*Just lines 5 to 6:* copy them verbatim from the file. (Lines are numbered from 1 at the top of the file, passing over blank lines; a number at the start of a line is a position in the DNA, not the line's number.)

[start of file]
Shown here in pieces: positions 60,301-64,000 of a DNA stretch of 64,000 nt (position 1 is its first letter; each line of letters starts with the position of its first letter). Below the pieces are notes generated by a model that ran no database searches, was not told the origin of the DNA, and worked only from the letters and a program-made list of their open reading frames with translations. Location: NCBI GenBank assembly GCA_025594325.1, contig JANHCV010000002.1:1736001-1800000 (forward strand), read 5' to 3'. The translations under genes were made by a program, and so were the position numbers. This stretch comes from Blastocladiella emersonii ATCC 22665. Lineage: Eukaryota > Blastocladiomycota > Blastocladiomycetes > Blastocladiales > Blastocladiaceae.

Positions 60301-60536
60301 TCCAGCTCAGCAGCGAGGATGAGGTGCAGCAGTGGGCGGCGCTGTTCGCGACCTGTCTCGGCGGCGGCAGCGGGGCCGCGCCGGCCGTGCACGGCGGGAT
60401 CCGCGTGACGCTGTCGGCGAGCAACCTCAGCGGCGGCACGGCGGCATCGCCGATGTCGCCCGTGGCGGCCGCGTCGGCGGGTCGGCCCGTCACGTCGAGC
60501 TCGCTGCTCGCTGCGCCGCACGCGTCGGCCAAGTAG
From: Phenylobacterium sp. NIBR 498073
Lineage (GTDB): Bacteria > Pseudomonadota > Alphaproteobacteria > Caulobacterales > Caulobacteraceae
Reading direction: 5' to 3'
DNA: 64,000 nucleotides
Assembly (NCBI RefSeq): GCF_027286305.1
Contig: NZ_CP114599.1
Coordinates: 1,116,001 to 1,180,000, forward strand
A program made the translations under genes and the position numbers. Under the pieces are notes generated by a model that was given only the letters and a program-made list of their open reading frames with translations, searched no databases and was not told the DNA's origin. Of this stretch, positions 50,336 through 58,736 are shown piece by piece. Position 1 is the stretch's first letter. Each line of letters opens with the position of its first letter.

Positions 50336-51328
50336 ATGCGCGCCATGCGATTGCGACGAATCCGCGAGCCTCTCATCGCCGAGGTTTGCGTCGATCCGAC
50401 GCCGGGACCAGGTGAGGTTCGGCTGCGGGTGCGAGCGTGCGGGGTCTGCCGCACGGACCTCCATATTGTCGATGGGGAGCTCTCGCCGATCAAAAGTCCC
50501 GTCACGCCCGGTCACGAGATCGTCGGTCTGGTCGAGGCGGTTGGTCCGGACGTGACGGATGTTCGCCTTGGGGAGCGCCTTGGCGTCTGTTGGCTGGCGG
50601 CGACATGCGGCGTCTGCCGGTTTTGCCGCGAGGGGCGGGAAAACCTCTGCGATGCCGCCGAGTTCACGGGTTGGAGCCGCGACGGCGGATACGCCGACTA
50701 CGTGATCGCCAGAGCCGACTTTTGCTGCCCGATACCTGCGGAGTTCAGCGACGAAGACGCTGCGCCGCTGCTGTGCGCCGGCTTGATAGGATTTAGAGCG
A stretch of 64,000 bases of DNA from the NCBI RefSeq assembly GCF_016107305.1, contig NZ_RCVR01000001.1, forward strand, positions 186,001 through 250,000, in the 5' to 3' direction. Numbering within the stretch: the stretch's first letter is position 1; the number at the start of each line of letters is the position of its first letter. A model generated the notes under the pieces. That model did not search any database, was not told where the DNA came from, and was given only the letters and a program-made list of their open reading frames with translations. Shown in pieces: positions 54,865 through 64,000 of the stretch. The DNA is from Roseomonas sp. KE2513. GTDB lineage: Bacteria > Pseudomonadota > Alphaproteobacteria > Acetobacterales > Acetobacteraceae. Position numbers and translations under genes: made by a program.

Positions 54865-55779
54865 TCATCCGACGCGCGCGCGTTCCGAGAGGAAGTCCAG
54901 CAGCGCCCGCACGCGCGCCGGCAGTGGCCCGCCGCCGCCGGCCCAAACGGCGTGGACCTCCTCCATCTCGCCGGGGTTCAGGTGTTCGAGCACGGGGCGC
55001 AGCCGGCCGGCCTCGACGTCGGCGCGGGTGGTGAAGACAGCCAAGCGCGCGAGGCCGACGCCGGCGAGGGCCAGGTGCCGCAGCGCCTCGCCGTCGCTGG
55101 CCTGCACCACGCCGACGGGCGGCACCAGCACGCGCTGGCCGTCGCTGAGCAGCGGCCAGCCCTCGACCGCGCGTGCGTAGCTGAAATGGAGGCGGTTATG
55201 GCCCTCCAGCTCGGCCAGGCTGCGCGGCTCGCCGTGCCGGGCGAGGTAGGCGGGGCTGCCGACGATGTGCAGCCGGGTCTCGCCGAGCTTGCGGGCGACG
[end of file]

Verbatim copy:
60501 TCGCTGCTCGCTGCGCCGCACGCGTCGGCCAAGTAG
From: Phenylobacterium sp. NIBR 498073